by Katarina Ollikainen
We’re finally at my most exciting part of the RHS Wisley Hilltop project – Planting Plans! For a few weeks now, all of us at AMPG have been pouring over books about woodland plants, sunny open spaces, water gardens and evergreens. We have been considering growing habits, competitiveness of various plants, hardiness and exposure, colour clashes and complimentary combinations, scent and seed heads – but foremost, as the top priority, we have been talking wildlife value.
As we’re working on the Wildlife Garden at the moment, the most important consideration is, of course, how all this wonderful abundance of plants will promote wildlife – not only by providing food and shelter but also by being relatively resilient, so you don’t have to use pesticides. This is such an exciting project and to be able to work with the skilled teams at RHS Wisley is a pleasure.
It is easy to forget about all the creatures living in our gardens during the winter months as we don’t tend to spend as much time outdoors, but all the birds and pollinators we’re attracting with an overflowing table during the summer, need something to eat at this time of year, in winter as well. This is the biggest challenge we’re grappling with at the moment; how to extend the feast throughout the whole year. If I could get one wish, it would be that Persephone would spend more time with us in the sun instead of sitting as queen in the Underworld.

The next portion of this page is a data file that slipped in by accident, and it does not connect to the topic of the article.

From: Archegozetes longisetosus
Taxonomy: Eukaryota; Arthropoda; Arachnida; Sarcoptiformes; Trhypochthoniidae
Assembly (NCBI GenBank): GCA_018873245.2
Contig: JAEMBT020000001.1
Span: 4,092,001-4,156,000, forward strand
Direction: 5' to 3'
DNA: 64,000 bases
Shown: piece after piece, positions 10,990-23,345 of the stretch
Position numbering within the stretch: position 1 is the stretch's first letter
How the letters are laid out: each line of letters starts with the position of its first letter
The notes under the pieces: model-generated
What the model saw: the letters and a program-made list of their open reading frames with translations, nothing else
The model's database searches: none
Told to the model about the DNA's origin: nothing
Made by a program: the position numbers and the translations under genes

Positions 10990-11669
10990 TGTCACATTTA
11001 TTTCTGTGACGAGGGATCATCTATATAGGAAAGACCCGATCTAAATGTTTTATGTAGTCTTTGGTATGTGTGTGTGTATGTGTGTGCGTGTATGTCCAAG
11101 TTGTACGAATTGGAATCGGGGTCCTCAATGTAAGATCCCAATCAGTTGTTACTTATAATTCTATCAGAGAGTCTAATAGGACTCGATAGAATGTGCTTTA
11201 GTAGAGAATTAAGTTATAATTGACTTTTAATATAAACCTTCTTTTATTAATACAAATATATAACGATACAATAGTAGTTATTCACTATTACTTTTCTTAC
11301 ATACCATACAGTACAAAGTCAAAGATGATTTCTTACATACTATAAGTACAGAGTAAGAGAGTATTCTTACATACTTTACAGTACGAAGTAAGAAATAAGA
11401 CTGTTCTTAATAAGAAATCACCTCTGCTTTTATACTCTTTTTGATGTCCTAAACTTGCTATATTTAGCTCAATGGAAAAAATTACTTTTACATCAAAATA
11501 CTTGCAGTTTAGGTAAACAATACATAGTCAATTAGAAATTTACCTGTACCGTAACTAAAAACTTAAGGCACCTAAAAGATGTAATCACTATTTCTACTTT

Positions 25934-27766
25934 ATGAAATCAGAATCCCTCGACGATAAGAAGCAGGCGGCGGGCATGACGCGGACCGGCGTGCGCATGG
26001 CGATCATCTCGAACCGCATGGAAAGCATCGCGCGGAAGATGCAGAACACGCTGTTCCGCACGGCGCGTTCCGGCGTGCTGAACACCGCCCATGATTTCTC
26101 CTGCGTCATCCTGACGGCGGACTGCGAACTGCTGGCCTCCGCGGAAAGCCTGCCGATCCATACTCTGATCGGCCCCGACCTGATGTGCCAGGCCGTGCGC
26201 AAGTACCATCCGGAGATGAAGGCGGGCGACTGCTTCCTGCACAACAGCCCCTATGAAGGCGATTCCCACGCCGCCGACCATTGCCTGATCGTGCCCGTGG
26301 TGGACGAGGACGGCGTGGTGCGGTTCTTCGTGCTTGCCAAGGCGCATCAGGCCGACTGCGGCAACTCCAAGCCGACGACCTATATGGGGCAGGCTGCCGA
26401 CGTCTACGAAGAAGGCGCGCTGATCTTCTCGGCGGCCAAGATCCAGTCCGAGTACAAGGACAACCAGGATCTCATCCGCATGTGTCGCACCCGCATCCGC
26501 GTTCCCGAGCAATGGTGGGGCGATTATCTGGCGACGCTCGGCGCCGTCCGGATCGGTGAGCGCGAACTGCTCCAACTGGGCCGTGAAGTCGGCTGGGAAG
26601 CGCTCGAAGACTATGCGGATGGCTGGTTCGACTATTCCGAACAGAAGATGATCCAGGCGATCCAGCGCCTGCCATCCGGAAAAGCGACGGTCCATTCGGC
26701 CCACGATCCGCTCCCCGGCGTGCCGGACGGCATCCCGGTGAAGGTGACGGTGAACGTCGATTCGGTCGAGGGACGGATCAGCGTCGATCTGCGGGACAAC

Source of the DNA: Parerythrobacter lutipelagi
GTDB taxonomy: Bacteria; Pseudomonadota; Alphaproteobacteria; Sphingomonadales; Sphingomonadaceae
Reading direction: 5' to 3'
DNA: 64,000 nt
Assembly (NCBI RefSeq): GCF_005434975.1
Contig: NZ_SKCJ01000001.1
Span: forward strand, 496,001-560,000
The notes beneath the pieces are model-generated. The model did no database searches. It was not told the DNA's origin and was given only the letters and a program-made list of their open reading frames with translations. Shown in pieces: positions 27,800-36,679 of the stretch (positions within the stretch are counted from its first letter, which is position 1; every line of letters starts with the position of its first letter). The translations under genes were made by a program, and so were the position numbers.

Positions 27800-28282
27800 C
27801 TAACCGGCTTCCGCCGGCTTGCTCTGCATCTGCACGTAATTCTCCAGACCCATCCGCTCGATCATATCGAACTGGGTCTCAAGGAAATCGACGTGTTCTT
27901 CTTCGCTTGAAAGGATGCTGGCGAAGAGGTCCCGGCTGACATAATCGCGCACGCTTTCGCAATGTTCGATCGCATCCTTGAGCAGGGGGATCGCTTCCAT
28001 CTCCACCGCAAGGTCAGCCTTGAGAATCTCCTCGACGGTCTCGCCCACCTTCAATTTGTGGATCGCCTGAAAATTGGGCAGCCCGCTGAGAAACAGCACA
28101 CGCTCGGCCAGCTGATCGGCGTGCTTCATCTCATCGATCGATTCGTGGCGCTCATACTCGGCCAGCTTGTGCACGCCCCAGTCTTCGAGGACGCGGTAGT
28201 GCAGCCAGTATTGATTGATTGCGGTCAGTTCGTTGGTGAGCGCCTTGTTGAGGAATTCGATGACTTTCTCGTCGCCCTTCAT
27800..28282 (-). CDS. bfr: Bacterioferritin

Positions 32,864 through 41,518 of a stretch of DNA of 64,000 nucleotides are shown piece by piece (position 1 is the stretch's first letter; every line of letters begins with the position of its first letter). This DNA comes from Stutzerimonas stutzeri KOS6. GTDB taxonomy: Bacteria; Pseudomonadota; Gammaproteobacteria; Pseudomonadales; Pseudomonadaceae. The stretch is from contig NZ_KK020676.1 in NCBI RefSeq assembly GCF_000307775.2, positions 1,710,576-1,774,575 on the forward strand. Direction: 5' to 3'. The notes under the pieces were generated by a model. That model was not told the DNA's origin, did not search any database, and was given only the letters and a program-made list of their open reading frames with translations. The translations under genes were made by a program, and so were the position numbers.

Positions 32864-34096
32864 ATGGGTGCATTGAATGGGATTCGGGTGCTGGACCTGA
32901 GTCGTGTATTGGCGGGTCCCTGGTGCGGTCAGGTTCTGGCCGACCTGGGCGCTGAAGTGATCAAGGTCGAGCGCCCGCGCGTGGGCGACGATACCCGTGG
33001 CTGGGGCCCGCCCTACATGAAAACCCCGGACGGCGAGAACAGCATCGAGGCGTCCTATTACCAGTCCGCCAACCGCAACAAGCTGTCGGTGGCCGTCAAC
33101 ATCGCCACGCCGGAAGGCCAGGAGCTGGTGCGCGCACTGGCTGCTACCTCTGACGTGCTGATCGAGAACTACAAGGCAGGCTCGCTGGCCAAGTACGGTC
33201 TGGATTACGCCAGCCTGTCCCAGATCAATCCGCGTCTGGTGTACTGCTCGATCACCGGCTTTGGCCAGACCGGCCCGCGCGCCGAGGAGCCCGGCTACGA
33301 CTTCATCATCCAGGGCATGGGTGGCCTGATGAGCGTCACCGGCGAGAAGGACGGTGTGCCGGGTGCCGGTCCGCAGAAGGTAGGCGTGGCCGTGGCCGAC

To get some inspiration for the planting, I spent some time last Saturday walking through Sir Harold Hillier’s Garden in Romsey, looking at what’s in bloom. It was a dreary, rainy day, but still an exuberant experience. I could have moved through the garden with my eyes closed, following the scents from the different Daphnes, Hamamelis, Mahonia, Sarcococca and Chimonanthus praecox. It was intoxicating, and as most of the garden still was in winter mode, you could focus on plants which are easily overlooked when the green overflow of spring comes back.
The Hellebores were of course out, as well as the snowdrops and Cyclamen. Insects were already zooming around, collecting nectar, and plenty of rosehips and berries were still available for the birds. I had a Red Robin accompanying me, hopping from Daphne to Daphne – making me wish I could live in such a perfumed space as well.
Back at the proverbial drawing board the planting beds are slowly filling up, plants are getting moved around, combined with something new, and sometimes discarded. A constant discussion about their benefits is going on and frustration expressed when we can’t find the perfect plant for what we want to create, but the tapestry is growing.
What could be more satisfying from a day at work!